At the end of July, Pakistan’s prime minister, Nawaz Sharif, resigned from his post following a supreme court ruling that disqualified him from office. He had been targeted over months of protests for alleged corruption, after reports about the Panama Papers in April 2016 revealed links between his family and several offshore companies. In November, the supreme court agreed to hold an inquiry into the allegations and, eight months later, Sharif became the second elected head of state—after Iceland’s prime minister—to fall from power as a result of the leaked documents.
Among the most triumphant reactions after Sharif’s fall came from his rival Imran Khan, who had spearheaded the aggressive protests against him, and was among those who petitioned the court for an inquiry. He declared that the ruling was “just the beginning,” and that the decision had “given hope to the people of Pakistan.”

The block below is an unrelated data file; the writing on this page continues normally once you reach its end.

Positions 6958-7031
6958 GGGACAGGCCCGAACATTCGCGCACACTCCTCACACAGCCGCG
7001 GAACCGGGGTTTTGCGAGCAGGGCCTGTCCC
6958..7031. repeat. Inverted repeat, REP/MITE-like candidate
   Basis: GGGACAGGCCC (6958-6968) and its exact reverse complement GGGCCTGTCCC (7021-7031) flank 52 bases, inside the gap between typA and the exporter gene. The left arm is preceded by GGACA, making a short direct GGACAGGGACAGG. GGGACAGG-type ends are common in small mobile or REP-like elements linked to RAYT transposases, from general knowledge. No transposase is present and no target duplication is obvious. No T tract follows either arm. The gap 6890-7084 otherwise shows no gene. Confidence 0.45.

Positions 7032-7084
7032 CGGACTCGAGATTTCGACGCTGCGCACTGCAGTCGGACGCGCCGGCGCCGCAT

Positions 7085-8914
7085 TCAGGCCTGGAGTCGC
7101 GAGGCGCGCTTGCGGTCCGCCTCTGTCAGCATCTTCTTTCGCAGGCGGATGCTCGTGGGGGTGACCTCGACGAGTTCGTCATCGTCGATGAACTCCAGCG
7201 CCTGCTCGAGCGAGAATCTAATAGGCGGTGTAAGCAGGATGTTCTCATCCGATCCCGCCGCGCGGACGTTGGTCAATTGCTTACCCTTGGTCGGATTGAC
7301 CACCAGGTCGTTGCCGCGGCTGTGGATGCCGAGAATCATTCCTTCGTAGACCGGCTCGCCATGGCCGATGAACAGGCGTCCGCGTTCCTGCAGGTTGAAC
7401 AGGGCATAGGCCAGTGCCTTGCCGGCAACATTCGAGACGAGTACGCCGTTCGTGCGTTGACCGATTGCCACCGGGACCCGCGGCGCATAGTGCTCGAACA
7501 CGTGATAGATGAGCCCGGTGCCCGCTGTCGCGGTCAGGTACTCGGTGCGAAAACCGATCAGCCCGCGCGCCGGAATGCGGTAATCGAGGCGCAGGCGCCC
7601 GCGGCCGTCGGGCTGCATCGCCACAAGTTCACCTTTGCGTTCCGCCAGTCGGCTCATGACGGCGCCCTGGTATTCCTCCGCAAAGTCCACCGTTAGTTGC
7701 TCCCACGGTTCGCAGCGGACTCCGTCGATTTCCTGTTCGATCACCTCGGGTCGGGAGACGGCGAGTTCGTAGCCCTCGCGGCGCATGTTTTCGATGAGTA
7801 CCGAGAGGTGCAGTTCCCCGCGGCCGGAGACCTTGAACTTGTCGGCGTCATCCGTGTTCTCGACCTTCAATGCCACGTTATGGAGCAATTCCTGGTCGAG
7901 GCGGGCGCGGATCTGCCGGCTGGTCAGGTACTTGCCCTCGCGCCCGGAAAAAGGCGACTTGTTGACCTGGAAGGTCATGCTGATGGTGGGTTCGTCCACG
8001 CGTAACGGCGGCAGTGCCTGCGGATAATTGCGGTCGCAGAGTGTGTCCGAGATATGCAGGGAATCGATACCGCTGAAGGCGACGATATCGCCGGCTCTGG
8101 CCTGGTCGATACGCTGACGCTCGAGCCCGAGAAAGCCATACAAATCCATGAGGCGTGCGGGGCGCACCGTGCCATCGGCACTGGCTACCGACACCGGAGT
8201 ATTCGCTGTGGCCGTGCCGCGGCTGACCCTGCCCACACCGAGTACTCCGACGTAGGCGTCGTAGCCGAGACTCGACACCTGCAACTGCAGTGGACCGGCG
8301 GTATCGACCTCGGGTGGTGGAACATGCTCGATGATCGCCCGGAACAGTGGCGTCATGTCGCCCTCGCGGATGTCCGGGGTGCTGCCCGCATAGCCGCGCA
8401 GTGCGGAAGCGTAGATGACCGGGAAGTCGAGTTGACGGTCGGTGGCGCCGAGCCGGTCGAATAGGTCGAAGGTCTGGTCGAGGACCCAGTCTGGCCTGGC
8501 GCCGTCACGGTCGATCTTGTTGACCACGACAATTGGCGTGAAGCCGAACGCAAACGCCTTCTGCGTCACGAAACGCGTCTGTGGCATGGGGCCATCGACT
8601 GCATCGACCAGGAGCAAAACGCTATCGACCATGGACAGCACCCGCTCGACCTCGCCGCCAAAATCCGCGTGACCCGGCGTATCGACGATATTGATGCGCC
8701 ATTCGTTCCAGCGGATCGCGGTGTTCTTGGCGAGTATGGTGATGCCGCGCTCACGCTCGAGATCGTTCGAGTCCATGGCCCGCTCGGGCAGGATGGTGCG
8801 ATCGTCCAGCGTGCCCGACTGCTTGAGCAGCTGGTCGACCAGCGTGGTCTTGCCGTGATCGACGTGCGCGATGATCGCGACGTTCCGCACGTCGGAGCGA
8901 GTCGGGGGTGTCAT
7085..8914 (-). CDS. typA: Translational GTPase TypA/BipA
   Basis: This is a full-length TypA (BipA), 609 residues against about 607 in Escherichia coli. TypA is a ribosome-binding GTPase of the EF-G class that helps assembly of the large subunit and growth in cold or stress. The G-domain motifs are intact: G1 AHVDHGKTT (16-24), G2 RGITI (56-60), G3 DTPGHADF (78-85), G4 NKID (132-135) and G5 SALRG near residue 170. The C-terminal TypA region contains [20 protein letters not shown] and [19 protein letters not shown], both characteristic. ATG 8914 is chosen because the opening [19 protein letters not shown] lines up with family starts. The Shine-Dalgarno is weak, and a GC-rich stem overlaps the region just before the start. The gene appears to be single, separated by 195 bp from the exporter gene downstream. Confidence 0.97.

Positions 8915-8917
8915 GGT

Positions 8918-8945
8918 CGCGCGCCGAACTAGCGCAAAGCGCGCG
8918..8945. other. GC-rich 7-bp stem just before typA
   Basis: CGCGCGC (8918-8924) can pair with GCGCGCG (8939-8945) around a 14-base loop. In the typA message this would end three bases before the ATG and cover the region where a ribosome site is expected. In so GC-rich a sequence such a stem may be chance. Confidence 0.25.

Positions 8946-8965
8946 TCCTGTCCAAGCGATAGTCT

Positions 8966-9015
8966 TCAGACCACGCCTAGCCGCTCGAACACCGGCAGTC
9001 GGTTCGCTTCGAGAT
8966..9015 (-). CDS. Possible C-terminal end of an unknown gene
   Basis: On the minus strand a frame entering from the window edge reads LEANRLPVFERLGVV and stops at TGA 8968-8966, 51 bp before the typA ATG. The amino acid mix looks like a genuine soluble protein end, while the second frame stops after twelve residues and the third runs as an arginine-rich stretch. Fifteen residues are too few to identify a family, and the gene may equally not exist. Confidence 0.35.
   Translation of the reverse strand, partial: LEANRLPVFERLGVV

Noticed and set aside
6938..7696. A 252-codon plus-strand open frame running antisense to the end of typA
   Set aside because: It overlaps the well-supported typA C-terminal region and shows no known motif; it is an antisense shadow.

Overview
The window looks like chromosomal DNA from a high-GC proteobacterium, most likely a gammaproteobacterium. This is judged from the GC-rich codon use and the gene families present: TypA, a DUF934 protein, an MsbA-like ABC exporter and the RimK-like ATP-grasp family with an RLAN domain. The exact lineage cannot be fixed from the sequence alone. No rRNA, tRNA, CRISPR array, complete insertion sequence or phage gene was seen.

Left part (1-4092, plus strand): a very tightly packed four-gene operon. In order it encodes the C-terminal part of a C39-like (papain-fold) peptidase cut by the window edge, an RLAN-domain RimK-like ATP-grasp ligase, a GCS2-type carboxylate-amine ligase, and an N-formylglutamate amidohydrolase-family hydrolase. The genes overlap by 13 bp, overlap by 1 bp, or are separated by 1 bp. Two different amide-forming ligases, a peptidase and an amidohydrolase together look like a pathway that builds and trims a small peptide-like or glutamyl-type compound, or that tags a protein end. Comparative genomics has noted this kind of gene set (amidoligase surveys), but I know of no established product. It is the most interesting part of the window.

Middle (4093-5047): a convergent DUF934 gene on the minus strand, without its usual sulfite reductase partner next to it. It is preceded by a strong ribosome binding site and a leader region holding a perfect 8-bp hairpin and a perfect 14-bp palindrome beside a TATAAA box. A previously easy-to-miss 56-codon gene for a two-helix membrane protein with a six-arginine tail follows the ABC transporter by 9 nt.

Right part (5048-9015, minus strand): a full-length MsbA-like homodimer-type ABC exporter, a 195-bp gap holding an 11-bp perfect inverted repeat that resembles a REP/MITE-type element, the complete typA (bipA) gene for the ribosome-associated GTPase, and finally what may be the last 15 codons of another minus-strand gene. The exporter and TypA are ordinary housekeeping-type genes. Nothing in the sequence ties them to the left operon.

Imran Khan is the founder and leader of the political party Pakistan Tehreek-e-Insaf, or PTI. While he promotes himself as a crusader for justice, his own politics demands closer scrutiny. In his two decades in politics, Imran has sought to pit himself as a fighter against a rotting, corrupt government. He has led several dozen protests, many lasting weeks, all aimed at toppling democratically elected governments. But throughout, Imran has also maintained deference towards the Pakistan’s military and the Inter-Services Intelligence—broadly, the “establishment”—which has always sought to concentrate power within itself. Even as Imran’s popularity and prominence have grown, questions have arisen about whether he has enabled the establishment to use populism to its own ends.
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